BY STATE SENATOR LARRY TEAGUE –
LITTLE ROCK – With the support of Senate and House leadership, a legislative committee voted to begin the complex process of providing broadband Internet access to all areas of Arkansas.
The President Pro Tem of the Senate and the Speaker of the House of Representatives urged the Joint Committee on Advanced Communications and Information Technology to accelerate work on a statewide plan. The committee approved a timetable that calls for a plan to be ready by the fall of 2016, when the legislature begins budget hearings in preparation for the 2017 regular session.
There are numerous challenges to providing high-speed Internet access to isolated rural communities, beginning with costs. Communications providers, such as telephone and cable television companies, have not laid fiber optic cables in some areas because it would not be profitable. State government cannot simply mandate that a private company make investments, whether or not they are likely to be profitable.
Among other ideas, the Speaker of the House suggested that a public-private partnership might be the solution.
Another question is the type of technology best suited for rural Arkansas. Some companies are using cell towers to provide wireless Internet access in rural areas. Others are laying fiber optic cables.
When asked about the legislature’s plan to expand broadband access, spokesmen for the state’s major communications companies were generally supportive but also cautious until more details emerge.
While encouraging the development of greater access to the Internet in rural areas, at the same time legislators must be careful that new government incentives are fairly applied. Legislative decisions should not distort the workings of the market place in determining the most cost effective method of providing broadband.
Broadband is defined by the committee as the capability to provide 25 megabits of data per second. According to recent surveys, only 58 percent of Arkansas residents have access to that much capacity.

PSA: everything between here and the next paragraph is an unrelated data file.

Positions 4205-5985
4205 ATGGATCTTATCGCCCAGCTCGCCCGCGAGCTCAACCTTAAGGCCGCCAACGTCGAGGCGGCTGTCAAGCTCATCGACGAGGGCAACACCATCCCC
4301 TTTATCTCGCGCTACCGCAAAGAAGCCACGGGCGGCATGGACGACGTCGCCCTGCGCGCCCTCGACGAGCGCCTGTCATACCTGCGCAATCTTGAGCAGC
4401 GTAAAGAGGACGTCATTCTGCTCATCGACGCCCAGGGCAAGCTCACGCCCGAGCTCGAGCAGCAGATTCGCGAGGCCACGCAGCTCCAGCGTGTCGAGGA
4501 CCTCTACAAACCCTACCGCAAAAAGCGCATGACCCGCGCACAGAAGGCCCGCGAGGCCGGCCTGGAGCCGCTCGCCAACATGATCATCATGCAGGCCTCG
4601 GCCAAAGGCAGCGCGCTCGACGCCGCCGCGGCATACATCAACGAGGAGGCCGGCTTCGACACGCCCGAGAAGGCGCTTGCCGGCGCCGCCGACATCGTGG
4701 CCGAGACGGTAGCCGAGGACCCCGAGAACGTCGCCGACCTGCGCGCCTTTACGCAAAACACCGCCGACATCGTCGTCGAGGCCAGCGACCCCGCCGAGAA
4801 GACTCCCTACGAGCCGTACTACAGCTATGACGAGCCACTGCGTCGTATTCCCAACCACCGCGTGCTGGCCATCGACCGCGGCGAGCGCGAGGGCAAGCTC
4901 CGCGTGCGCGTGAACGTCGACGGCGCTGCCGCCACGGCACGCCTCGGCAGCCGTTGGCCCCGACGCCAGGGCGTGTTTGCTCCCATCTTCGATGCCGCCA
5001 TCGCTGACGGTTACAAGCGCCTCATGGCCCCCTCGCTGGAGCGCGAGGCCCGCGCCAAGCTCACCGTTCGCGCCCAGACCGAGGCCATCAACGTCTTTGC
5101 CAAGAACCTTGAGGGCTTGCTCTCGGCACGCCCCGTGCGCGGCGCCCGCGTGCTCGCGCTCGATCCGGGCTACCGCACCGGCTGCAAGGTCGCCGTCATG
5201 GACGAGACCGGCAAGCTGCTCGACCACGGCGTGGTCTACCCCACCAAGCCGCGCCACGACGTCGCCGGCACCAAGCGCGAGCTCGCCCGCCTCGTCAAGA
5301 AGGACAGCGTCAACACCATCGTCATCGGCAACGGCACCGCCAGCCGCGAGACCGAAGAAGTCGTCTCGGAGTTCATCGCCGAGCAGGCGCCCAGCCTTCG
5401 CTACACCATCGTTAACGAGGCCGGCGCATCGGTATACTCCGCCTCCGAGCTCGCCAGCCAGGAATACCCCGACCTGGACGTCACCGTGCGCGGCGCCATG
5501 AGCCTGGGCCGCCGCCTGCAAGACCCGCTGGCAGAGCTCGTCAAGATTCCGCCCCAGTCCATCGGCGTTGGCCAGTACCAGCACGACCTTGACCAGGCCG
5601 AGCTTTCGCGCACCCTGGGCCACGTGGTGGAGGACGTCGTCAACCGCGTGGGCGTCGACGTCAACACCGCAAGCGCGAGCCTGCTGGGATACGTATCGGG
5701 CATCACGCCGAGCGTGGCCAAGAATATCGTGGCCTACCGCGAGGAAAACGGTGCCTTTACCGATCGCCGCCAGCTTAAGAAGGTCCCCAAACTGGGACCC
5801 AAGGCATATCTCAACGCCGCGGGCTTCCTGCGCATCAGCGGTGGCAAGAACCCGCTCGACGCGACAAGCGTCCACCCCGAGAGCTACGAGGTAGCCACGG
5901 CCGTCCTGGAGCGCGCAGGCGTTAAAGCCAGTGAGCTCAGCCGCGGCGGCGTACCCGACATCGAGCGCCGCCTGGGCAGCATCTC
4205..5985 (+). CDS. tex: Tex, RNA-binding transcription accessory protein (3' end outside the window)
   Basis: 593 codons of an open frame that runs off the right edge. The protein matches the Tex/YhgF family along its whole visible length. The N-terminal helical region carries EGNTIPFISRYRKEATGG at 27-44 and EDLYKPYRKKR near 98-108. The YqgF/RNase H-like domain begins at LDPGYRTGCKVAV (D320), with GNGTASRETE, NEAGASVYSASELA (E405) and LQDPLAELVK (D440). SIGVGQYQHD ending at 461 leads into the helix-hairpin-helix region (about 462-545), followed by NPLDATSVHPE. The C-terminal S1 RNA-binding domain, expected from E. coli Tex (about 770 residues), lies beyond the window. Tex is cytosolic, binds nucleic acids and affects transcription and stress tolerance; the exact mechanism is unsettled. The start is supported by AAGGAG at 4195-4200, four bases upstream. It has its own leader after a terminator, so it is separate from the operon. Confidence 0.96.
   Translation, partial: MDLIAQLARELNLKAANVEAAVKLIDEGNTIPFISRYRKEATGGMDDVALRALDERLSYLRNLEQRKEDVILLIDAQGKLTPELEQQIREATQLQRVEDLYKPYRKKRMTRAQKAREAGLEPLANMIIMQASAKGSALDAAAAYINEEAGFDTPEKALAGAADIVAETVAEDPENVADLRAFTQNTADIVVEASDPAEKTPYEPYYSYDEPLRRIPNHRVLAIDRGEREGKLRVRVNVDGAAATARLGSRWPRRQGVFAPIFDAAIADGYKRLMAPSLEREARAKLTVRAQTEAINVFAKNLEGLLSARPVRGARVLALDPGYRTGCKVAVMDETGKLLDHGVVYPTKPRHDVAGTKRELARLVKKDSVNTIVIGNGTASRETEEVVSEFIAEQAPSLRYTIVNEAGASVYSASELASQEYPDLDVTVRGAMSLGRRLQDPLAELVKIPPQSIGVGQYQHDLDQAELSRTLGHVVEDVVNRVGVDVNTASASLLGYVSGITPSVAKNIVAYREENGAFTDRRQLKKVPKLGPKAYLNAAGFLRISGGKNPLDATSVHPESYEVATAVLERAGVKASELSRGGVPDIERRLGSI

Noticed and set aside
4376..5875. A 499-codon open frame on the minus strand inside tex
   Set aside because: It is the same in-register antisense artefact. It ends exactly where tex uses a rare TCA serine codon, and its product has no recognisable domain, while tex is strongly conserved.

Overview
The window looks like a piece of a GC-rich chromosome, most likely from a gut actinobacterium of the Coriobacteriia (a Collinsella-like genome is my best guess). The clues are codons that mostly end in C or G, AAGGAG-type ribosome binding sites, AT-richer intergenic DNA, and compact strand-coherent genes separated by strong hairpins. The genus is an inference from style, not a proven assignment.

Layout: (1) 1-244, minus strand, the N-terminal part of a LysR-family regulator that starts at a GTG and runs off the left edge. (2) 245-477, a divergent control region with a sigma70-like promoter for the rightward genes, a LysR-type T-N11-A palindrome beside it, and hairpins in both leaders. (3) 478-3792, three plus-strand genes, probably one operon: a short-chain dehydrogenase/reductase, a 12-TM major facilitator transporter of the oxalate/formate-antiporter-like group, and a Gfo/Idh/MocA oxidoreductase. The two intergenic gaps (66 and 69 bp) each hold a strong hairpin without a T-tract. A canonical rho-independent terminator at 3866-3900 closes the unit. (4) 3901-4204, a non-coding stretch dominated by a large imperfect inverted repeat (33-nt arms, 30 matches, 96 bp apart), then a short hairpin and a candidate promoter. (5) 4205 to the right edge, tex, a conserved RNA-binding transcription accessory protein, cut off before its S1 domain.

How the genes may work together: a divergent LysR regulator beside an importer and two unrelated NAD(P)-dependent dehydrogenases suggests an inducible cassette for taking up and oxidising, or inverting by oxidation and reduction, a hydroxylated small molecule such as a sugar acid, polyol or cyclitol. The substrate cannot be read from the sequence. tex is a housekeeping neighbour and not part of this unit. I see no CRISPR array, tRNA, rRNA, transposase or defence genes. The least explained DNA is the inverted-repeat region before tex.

More than ever, Internet sites are loaded with videos, commercials, podcasts and graphics that can be downloaded onto a person’s personal computer. Without high-speed access, it is impossible to visit numerous sites because they take hours to load, and after a certain length of time they merely shut down access.
The House chairman of the Advanced Communications Committee said that he has seen studies indicating that Alaska has more broadband access than Arkansas. The House Speaker noted that broadband access is an economic issue, because industries don’t locate in areas where it’s not available. Also, with advances in telemedicine it is a public health issue that can improve the quality of life in isolated, rural areas.
The state is already providing Internet access to public schools at the rate of about three school districts per week, according to a spokesman for the Department of Information Services.
Earlier this year the state awarded contracts to telecommunications companies that bid to lay fiber optic cable to public schools across the state. The majority of schools should be connected by next year, and every school in Arkansas will be connected by July of 2017.
Legislative leaders expressed concern that students in rural areas had broadband access while at school but not at home, which limited their ability to study and work on school projects.